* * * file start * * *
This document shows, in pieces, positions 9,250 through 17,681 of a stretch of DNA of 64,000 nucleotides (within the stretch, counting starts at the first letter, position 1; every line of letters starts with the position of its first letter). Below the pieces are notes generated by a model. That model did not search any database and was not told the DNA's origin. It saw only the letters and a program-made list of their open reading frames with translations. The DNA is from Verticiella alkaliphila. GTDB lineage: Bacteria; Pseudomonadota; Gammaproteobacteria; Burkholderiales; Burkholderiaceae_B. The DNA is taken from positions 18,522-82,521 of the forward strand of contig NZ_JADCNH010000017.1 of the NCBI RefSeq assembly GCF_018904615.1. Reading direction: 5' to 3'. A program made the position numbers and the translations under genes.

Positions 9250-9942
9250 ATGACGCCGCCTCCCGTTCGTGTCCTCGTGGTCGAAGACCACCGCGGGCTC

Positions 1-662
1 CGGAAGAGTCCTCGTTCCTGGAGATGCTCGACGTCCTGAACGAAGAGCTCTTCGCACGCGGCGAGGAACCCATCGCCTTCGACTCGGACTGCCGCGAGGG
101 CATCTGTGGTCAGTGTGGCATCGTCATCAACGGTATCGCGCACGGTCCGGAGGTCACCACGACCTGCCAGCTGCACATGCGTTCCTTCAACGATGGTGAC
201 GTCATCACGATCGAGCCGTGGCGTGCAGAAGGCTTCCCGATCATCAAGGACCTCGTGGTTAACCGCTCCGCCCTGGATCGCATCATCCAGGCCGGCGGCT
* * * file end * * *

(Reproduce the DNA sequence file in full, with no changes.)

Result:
This document shows, in pieces, positions 9,250 through 17,681 of a stretch of DNA of 64,000 nucleotides (within the stretch, counting starts at the first letter, position 1; every line of letters starts with the position of its first letter). Below the pieces are notes generated by a model. That model did not search any database and was not told the DNA's origin. It saw only the letters and a program-made list of their open reading frames with translations. The DNA is from Verticiella alkaliphila. GTDB lineage: Bacteria; Pseudomonadota; Gammaproteobacteria; Burkholderiales; Burkholderiaceae_B. The DNA is taken from positions 18,522-82,521 of the forward strand of contig NZ_JADCNH010000017.1 of the NCBI RefSeq assembly GCF_018904615.1. Reading direction: 5' to 3'. A program made the position numbers and the translations under genes.

Positions 9250-9942
9250 ATGACGCCGCCTCCCGTTCGTGTCCTCGTGGTCGAAGACCACCGCGGGCTC

Positions 1-662
1 CGGAAGAGTCCTCGTTCCTGGAGATGCTCGACGTCCTGAACGAAGAGCTCTTCGCACGCGGCGAGGAACCCATCGCCTTCGACTCGGACTGCCGCGAGGG
101 CATCTGTGGTCAGTGTGGCATCGTCATCAACGGTATCGCGCACGGTCCGGAGGTCACCACGACCTGCCAGCTGCACATGCGTTCCTTCAACGATGGTGAC
201 GTCATCACGATCGAGCCGTGGCGTGCAGAAGGCTTCCCGATCATCAAGGACCTCGTGGTTAACCGCTCCGCCCTGGATCGCATCATCCAGGCCGGCGGCT